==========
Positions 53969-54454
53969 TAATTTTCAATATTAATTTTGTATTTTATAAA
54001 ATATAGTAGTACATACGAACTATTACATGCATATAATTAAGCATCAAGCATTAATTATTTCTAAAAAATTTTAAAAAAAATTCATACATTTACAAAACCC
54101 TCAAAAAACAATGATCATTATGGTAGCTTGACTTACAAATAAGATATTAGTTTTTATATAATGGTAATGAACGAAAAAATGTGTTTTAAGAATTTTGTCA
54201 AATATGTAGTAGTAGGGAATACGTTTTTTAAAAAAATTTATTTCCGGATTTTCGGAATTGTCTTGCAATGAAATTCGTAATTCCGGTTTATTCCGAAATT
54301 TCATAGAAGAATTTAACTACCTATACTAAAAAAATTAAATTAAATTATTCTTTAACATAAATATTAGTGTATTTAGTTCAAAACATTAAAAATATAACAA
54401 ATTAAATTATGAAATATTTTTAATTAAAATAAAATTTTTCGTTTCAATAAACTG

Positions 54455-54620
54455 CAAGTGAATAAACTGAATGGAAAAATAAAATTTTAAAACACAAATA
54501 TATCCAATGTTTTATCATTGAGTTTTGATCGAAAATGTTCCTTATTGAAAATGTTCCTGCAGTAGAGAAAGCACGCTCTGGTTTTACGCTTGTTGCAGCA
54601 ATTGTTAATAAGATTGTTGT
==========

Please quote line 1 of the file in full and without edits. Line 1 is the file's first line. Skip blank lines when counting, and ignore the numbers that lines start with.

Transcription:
Positions 53969-54454